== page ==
Very many thanks to them all. I hope their efforts might prove to be inspirational to others.
I cannot end without thanking those who tirelessly and selflessly continue to bring the project to a successful conclusion.
For Mike Mumford it has continued to be a full time commitment and the ongoing huge contributions by Hugh Philips and Jeremy Metcalfe have been essential to enable us to get to where we now are.
What is at last emerging is testament to their vision and dedication.
Update on the Museum Roof – March 2019
The scaffold build was delayed by 3 weeks firstly by a slight lack of communication – nobody told us that the Warwick Marathon was taking place on one of the days and was due to pass directly under the scaffold build! Secondly it was delayed by the arrival of Storm Gareth, which not unnaturally hastened the departure of the roofers.
Eventually the gods were on our side and the scaffold build was completed on Friday 15th March.
The plan now is to open up one half of the roof working under cover of a tarpaulin that is re-fastened every night, view the repairs that come to light once the builders can get into the roof space and replace whatever is necessary in that part of the roof.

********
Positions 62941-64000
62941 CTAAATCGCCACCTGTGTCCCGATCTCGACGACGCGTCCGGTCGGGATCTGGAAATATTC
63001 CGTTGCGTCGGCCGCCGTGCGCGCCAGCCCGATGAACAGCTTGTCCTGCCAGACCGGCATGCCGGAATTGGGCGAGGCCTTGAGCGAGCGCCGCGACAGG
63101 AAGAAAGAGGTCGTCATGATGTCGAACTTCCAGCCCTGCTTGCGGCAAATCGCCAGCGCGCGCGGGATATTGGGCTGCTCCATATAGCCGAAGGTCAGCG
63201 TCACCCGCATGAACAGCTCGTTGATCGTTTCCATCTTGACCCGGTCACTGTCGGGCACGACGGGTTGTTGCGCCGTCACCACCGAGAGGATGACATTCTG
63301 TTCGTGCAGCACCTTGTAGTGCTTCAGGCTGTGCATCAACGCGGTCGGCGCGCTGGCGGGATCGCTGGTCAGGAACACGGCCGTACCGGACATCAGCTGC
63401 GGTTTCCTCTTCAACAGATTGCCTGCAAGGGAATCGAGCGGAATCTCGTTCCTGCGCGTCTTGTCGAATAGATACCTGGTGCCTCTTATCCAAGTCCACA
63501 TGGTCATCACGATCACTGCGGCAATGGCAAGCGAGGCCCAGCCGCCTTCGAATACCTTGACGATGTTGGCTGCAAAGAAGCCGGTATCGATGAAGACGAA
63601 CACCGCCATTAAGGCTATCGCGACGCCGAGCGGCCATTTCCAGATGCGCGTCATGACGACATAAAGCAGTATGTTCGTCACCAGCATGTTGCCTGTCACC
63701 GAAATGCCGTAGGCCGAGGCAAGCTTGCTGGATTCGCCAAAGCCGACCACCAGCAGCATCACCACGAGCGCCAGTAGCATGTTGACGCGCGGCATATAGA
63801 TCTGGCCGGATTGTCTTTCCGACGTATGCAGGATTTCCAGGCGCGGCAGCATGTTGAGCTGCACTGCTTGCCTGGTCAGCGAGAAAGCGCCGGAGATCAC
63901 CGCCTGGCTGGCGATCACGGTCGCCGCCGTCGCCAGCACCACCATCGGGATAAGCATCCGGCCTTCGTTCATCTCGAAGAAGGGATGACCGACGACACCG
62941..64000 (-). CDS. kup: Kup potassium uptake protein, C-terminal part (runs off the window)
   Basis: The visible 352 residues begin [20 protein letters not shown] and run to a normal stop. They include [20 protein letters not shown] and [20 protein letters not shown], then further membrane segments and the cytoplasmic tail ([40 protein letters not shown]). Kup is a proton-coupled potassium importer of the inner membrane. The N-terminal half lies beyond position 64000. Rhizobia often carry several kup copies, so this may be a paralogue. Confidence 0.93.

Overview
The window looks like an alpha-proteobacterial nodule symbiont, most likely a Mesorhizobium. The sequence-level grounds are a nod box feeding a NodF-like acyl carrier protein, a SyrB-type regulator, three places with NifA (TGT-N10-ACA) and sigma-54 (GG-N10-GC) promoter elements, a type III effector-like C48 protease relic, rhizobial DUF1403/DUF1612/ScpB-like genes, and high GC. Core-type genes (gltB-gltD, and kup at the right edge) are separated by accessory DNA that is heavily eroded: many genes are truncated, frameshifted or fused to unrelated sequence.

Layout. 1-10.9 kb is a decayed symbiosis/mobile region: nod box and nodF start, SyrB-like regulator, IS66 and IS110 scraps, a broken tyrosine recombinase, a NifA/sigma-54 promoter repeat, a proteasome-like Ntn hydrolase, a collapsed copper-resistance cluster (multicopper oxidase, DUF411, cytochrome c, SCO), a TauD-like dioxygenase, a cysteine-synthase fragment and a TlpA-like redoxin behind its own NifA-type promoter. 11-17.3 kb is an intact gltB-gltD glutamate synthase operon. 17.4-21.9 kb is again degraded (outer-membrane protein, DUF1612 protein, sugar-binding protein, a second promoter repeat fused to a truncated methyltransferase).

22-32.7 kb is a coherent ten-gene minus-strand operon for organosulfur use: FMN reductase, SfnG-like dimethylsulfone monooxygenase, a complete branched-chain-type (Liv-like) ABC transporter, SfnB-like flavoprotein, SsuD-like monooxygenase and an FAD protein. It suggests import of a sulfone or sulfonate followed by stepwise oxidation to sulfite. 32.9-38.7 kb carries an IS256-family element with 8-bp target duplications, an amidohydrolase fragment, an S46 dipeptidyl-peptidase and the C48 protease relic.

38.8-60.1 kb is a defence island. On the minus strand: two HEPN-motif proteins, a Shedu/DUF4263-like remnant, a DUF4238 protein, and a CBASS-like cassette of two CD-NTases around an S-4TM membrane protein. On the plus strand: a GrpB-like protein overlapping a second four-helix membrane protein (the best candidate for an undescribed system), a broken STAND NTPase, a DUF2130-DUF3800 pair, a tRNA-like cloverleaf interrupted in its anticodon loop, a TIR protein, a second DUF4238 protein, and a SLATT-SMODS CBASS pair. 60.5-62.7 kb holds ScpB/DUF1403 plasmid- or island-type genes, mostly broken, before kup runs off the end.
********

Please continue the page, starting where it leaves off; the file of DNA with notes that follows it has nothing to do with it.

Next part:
Once that half of the roof is complete the library and stores in the opposite end of the attic will be moved to under cover of the newly re-furbished half of the roof and the other end will be completed.
Estimated time for completion dependent on the amount of work required is some 8 weeks. Brickwork repairs and repainting of the windows and frames will be completed from the scaffolding whilst it is in place.
Lt Col Tom Hamilton
The Collection Trustees who are responsible for the design and build of the new Regimental Museum are very grateful indeed to Lt Col Tom Hamilton for the very generous gestures he continues to show in his fundraising for the Project.
Tom walked from Catterick to Bovington Camp in 2017 and he has recently written his excellent book, Caught in a Cam Net. These together have raised £6200+ to date with more expected from book sale royalties.